When did ‘no’ become a bad word?

     (<a href=Saying no photo via ShutterStock) " title="shutterstock_231475252" width="640" height="360"/>

    (Saying no photo via ShutterStock)

    A few weeks ago, I took my four-year-old daughter to ballet class. When we got there, it was clear one of the students — let’s call her Becky — did not feel like doing ballet that day. Becky spent the first 15 minutes of class doing everything but dancing. The teacher’s response was to simply ignore her. Becky just got louder.

    Becky’s mom observed all of this with only haphazard attempts at getting Becky to behave. First, she offered Becky a cookie if she behaved. Then she promised to take Becky toy shopping if she behaved. Finally, and only after Becky threw one of her pink sneakers at her mom, hitting her squarely in the face, did Becky’s mom screw up the courage to say no: “No, Becky, you cannot throw shoes at your mother.”

    She took Becky home and the rest of us finished watching our children stumble through ballet class.

    Later that day I was recounting the story to my friend and I found myself wondering when saying “no” became such a big deal? Why did Becky’s mom need a sneaker upside her head before she could say no to her daughter? I say no to my three kids all the time.

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    Here are some things I say no to on a regular basis:

    No console video games
    No cable
    No social media
    No allowance
    No caffeinated soda
    No sugary cereals for breakfast
    No headphones or electronics of any kind at the dining table
    No TV during the week during the school year
    No cellphones that cost the same as your parent’s cellphone
    No using the phrase, “I’m bored.”

    I’m not a tiger mom, but I do roar!

    A few years ago, author Amy Chua came under fire for her book, “Battle Hymn of the Tiger Mother” where she too confessed to saying no to a lot of things many Western parents consider normal. No play dates, no sleepovers, no grades lower than an A on report cards. Chua defended her parenting choices by saying she was raising her daughters the same way her parents raised her.

    While I wholly disagree with most of Chua’s parenting ideals, I do think she touched on a critical issue in that American parents are far too concerned with making their children “happy” instead of making them smart or successful. I think saying “no” to my kids will help them be smart, successful, safe, useful, respectful, humble and happy.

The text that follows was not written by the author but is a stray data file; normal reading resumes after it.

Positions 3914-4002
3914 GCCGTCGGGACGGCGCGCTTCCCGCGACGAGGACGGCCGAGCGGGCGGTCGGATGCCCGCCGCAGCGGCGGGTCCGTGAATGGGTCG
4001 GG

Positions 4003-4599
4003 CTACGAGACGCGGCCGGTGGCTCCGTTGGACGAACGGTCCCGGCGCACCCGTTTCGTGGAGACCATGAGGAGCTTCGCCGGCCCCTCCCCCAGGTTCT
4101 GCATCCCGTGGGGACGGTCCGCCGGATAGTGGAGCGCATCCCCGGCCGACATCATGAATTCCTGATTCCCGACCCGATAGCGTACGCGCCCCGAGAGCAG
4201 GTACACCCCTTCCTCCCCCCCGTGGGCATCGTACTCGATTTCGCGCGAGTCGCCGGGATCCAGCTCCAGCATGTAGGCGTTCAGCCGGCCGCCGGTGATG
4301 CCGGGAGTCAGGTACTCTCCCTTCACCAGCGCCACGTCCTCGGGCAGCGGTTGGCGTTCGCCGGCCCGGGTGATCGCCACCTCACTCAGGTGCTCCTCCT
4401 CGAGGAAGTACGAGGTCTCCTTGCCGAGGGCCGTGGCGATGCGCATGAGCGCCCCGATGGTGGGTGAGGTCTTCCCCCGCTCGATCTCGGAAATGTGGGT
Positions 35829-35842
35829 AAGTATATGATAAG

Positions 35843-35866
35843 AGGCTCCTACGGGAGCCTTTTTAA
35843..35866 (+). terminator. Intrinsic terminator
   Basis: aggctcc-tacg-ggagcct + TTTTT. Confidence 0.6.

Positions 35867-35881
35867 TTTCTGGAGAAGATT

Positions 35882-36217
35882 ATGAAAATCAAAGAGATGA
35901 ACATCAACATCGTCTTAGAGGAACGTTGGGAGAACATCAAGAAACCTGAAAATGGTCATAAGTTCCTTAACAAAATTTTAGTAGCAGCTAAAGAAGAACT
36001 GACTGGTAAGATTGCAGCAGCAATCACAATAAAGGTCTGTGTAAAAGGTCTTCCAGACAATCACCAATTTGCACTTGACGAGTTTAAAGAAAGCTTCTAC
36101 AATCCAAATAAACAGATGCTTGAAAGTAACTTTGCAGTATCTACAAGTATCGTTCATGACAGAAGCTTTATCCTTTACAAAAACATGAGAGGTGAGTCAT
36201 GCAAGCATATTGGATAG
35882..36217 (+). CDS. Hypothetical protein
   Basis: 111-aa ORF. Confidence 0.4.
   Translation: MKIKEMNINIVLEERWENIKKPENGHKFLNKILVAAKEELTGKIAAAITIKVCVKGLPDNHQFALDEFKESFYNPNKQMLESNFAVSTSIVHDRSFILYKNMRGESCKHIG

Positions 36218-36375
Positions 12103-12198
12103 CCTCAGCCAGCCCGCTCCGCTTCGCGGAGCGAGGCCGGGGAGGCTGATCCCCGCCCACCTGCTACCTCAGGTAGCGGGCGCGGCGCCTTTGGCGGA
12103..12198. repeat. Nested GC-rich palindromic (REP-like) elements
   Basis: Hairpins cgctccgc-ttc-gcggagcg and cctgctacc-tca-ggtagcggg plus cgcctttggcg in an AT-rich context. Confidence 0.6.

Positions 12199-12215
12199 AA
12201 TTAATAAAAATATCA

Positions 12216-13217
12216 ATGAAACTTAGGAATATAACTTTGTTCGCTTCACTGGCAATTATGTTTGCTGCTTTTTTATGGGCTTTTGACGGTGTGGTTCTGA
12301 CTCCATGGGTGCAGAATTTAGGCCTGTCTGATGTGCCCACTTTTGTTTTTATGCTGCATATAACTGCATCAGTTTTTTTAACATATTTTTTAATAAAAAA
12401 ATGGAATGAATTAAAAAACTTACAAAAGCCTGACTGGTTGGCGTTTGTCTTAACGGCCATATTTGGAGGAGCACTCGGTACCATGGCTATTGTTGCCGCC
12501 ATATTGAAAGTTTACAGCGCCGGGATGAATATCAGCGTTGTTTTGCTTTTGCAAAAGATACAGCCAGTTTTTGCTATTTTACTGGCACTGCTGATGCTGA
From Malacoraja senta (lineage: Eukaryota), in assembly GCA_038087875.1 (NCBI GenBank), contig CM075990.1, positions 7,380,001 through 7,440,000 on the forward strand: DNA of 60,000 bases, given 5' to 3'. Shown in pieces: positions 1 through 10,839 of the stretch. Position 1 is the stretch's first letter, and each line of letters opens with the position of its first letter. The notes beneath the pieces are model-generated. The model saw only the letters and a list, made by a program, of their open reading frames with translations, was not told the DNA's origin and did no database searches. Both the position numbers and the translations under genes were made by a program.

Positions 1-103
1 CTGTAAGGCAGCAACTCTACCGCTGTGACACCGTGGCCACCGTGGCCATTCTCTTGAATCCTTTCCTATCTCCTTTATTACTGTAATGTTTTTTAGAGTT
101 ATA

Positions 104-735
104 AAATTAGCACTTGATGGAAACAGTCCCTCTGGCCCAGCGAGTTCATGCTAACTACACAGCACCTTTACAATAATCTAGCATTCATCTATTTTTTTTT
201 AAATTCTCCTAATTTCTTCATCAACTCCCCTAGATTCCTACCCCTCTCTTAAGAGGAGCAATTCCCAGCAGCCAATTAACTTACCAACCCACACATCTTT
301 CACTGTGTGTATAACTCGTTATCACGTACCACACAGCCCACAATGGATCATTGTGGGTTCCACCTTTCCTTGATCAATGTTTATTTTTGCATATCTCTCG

But back to my draconian list of no-no’s in our home.

    We’ve never had cable or video games in the house because I think those things distract children from all of the other things that require their time like homework, music lessons, sports, playing outside and chores. And speaking of chores, I have never understood why anyone would pay their kids for helping to keep the house they inhabit — and frequently mess up — clean. Quite frankly, they should be paying me for cooking, cleaning and doing the laundry.

    If my kids need money they know they can always ask, but they’re also pretty clever at finding ways to make money on their own. My older son cuts the neighbor’s grass. My younger son comes with me whenever I do a book signing and I pay him for acting as my set up and clean up crew.

    Luckily, my kids don’t complain much about all of the “no’s” in their life because it’s all they have ever known. Truth be told, it also makes my life easier as a parent.

    By just saying no to things like Facebook and TV during the week for example, I’m freed up from constant media monitoring and having to implement schedules for TV time or video game time. It’s a win-win — my kids are happy and I’m happy.

    Little Becky thrashing around on the floor? I’m guessing, not so happy.

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